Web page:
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Stocks Hit New Highs as Pandemic Recedes in 2nd Quarter

Updated: Nov 9, 2021

The S&P 500 rose to another record high during the second quarter as a substantial decline in COVID cases combined with a near-total economic reopening across the U.S. led to a surge in economic growth over the past three months.

Numerous positive developments helped the S&P 500 to a strong start in Q2. First, vaccinations in the U.S. accelerated in April, with daily jabs hitting a peak of more than three million per day by the middle of the month. Simultaneously, new daily cases of COVID fell from approximately 77,000 at the beginning of April to less than 60,000 during the end the month. Increased pace of vaccinations combined with the decline in new cases helped many states reopen their economies or prompted announcements of plans to do so soon. That signaled to investors a return to “pre-pandemic normal” was likely just a matter of time. Meanwhile, the Federal Reserve reiterated its support for the economy and promised not to remove any accommodation in the near term. That continued “safety net” gave investors confidence in the future economic outlook and the sustainability of the economic recovery. Finally, first-quarter corporate earnings were strong, as many U.S. companies beat earnings estimates. These factors helped stocks rally throughout the month, as the S&P 500 hit a new record above 4,200 during the final days of April.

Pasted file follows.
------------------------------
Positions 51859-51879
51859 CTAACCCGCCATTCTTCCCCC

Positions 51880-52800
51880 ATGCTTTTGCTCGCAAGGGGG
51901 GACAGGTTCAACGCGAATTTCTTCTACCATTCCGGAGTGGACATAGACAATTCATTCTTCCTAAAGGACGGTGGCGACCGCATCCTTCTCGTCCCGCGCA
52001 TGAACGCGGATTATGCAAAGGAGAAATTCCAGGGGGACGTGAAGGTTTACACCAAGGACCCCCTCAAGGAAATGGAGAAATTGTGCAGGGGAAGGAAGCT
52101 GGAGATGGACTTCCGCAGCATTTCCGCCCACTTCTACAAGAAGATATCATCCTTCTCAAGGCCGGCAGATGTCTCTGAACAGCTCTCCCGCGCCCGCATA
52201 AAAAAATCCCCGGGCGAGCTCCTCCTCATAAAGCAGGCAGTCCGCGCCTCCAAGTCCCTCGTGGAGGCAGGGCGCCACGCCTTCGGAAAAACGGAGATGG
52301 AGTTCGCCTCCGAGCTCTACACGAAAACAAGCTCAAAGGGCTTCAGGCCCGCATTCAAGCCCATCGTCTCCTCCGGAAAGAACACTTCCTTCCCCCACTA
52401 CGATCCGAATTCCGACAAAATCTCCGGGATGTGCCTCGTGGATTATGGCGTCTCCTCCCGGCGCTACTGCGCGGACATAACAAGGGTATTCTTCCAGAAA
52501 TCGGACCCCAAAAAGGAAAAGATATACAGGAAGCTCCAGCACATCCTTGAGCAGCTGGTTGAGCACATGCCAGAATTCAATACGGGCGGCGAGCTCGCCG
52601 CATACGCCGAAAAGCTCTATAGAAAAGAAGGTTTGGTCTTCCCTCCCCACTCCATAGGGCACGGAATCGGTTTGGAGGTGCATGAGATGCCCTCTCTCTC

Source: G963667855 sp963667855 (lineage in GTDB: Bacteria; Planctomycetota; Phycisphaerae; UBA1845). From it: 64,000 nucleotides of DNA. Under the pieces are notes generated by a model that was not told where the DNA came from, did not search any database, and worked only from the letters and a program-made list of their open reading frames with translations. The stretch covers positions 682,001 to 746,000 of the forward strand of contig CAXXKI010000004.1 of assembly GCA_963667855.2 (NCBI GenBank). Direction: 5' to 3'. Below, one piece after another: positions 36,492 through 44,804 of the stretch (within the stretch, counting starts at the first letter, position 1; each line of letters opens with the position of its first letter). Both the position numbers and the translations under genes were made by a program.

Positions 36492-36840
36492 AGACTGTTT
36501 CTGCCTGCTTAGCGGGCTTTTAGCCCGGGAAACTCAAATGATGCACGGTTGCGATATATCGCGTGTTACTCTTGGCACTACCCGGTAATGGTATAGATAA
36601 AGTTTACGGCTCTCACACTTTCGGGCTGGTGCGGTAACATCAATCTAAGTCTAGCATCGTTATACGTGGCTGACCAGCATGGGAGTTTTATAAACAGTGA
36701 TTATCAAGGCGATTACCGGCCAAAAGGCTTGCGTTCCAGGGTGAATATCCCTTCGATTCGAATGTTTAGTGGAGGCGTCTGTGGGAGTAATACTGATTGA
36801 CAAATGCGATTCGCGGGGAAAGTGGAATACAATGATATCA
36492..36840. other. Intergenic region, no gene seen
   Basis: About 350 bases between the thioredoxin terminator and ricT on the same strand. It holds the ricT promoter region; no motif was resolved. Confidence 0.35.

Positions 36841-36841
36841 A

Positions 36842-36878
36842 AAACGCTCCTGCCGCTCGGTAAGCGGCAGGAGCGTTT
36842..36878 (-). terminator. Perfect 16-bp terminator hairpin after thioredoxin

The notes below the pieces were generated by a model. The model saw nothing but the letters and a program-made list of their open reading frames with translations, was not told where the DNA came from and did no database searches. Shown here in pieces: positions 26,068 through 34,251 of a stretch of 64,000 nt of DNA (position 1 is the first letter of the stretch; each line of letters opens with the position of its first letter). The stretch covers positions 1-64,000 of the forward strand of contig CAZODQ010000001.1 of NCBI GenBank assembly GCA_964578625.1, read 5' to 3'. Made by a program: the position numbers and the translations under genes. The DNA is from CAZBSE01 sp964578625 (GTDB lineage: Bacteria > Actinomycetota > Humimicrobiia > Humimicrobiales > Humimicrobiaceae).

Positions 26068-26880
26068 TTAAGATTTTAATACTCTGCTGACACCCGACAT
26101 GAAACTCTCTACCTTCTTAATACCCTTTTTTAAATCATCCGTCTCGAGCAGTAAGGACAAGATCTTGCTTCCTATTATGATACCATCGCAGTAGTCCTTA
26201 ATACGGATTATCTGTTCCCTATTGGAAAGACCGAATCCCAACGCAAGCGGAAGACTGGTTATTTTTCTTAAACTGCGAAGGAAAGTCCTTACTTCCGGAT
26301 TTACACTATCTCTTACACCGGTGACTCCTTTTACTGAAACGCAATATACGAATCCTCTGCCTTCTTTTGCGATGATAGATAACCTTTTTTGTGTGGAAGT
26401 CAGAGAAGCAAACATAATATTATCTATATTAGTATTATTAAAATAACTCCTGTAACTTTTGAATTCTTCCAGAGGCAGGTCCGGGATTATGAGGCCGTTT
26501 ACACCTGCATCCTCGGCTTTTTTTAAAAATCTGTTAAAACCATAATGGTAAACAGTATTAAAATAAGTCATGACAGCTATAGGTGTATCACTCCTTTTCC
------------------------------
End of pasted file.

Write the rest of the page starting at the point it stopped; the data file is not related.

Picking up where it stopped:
In May the rally paused, however, thanks to uncertainty regarding inflation, the labor market and when the Federal Reserve would begin to taper its quantitative easing (QE) program. A disappointing jobs number implied the labor market might not be recovering as quickly as expected. That, combined with inflation metrics hitting multi-decade highs, elicited some concern the economic recovery might not be as strong as forecasted, and that a return of inflation might make the Federal Reserve begin to reduce accommodation earlier than previously expected. But after some volatility early in the month, it became apparent the lackluster job growth was more a function of a labor supply issue rather than availability of jobs, and investors came to believe that issue will resolve itself as the economy and society continues to return to pre-pandemic “normal.” Meanwhile, Federal Reserve officials reiterated their long-held position that any increase in inflation would be temporary and due to pandemic-related supply chain disruptions rather than a return to 1970s style inflation. Investors were comforted enough for stocks to rebound in mid-May and close the month with a small gain. Stocks resumed the rally in early June, as more state economies (most notably California) returned to pre-pandemic normal, measures of economic activity remained strong, and certain inflation statistics implied that inflation pressures were starting to ease. This possibly validated the Fed’s assertion that surging inflation is just temporary. The June Fed meeting provided a small surprise to markets, as it revealed that Federal Reserve officials began discussions about when to reduce the current quantitative easing program, while Federal Reserve forecasts showed interest rates could start to rise late in 2022, sooner than previously expected. Those two surprises caused some mild market volatility late in June, although ultimately investors remained confident the Federal Reserve will not remove economic support too quickly and the S&P 500 hit another record high during the last few days of the quarter.